Back in the sunshine, Kate studied her MUNI app. to decide what route to take home. La Playa Street ran just behind the building and she could see the telltale hood shaped transit shelters. On Cabrillo Street, beside the Safeway, the #18 and #31 routes passed through. She joined a throng of waiting passengers, at the mercy of MUNI. Clutching their grocery bags of recycled woven plastic the assembled group mingled around the recycled plastic shelter. An apparent homeless man, also apparently drunk or drugged, or both entertained from the middle of Cabrillo Street. His poetry was recited with ferocious yelps from a murderous face framed in untamed straggling hair. Clearly undomesticated, most probably homicidal, his voice rampaged in a violent cacophony. While some smiled at his caustic diatribe, others ignored him, seemingly unfazed by the local vagabond.

    “Just another San Franciscan beatnik poet,” one wag joked.

    When the #31 MUNI turned the corner from La Playa, everyone crept closer to the curb except Kate who required the #18. Left alone with the street vagrant, she took a chance and tested his faculties.

    “What’s the word on the street about a slayer in the dunes?” she yelled at him. “You see anyone acting strange? Someone who didn’t belong?”

    He bleated back at her with words of torture and hell, all nonsensical. But then he paused in mid-sentence. With complete coherence he said, “a Riley arose from the waves on two boards, carrying a heavy duffel; got into his shiny Riley-mobile and drove up the hill...what a revoltin’ development this is!” he finished off resoundingly.

    Just then, her #18 hissed to a stop, only to be accosted by the cantankerous old fool. She leaped aboard and the bus roared away, leaving the Lear abandoned in the middle of the road. Fool or King, she wondered. It sounded to Kate like the fool had seen something of interest. She copied what he had said into her notebook. Using her phone, she searched the term “Riley” and surprisingly enough found an entry in the dictionary. It referred to the phrase: “living the life of Riley” which meant a carefree and luxurious existence. It seemed the poet was a philosopher as well. She typed in the phrase “what a revoltin’ development this is” and was further surprised to find it had been a popular catchphrase made famous by a radio/television character named Chester A. Riley.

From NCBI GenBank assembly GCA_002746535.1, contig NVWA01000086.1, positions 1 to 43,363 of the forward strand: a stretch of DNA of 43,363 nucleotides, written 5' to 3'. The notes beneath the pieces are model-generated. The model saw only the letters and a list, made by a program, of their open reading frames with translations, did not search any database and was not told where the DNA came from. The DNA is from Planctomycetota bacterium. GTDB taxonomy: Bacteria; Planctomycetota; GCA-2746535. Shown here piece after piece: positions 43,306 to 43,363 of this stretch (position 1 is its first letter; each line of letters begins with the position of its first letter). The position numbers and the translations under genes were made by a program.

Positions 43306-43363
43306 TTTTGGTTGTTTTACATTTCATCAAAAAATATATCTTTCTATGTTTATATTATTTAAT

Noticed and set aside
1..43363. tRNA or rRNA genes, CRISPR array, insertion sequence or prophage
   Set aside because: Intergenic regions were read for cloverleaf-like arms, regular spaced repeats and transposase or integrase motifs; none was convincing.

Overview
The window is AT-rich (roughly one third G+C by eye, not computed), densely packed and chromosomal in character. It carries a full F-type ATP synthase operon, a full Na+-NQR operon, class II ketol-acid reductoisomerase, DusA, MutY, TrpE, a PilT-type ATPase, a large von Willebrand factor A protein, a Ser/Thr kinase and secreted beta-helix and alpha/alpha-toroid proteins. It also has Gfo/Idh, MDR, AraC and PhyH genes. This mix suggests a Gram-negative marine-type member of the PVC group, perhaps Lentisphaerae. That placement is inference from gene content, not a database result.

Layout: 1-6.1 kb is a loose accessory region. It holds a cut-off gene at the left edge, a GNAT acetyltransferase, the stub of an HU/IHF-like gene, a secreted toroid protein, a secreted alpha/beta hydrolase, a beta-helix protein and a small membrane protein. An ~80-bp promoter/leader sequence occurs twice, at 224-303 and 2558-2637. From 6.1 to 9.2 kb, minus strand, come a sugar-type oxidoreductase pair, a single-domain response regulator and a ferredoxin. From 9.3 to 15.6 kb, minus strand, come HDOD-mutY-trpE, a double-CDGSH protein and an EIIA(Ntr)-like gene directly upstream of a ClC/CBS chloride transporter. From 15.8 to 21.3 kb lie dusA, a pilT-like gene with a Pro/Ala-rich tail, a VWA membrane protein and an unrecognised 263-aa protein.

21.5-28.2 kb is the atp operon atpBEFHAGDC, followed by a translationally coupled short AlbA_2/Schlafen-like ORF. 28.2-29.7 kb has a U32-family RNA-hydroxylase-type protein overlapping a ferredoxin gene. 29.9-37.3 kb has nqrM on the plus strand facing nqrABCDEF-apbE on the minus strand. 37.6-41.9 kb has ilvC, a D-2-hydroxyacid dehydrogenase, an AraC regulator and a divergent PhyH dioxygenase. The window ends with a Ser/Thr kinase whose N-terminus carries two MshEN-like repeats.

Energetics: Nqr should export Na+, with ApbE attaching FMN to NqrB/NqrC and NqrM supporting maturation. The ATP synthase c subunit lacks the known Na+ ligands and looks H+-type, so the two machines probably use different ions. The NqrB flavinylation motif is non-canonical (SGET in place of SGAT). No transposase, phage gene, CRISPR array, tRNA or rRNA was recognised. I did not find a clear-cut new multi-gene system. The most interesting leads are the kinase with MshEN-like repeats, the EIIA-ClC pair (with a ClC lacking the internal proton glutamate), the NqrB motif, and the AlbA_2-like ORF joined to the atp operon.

As the bus bumped its way along the crest of Lincoln Park and circled into the parking lot, Kate stowed her phone and gathered her bag to disembark in front of the entrance to the Palace of the Legion of Honor. She followed the museum goers into the courtyard, reminiscent of the Cour Carée of the Louvre, with its miniature glass pyramid and colonnaded gallery. Circling around to the pensive Thinker, cast in immutable bronze and staring out towards the sun kissed city, she puzzled over the pieces she’d gathered so far. Something was missing. 


    She wandered to the edge of the promontory that the museum grounds perched upon and gazed out at the passageway through the Golden Gate Bridge. The elevated vantage point overlooked Baker Beach and Fort Point, as well as the cars speeding across the roadway suspended by rust colored iron. The towers were obscured by hanging fog that dipped down to cover the opposite side like an iron curtain. The fog horns moaned and gulls brayed over the sloshing waves below. Just to the south and east it had been sunny and clear, but up here on Land’s End the climate was quite forbidding, laced with an air of Hitchcock and hard-boiled noir. There was no wind and the fog hung in stillness, shrouding the pine, cypress and eucalyptus trees that lined the hilltop. She took a seat on a cement bench in the nook where a stone monument carved in Japanese characters memorialized the arrival of the Kanrin Maru, the first Japanese Naval ship to dock in San Francisco harbor in 1860.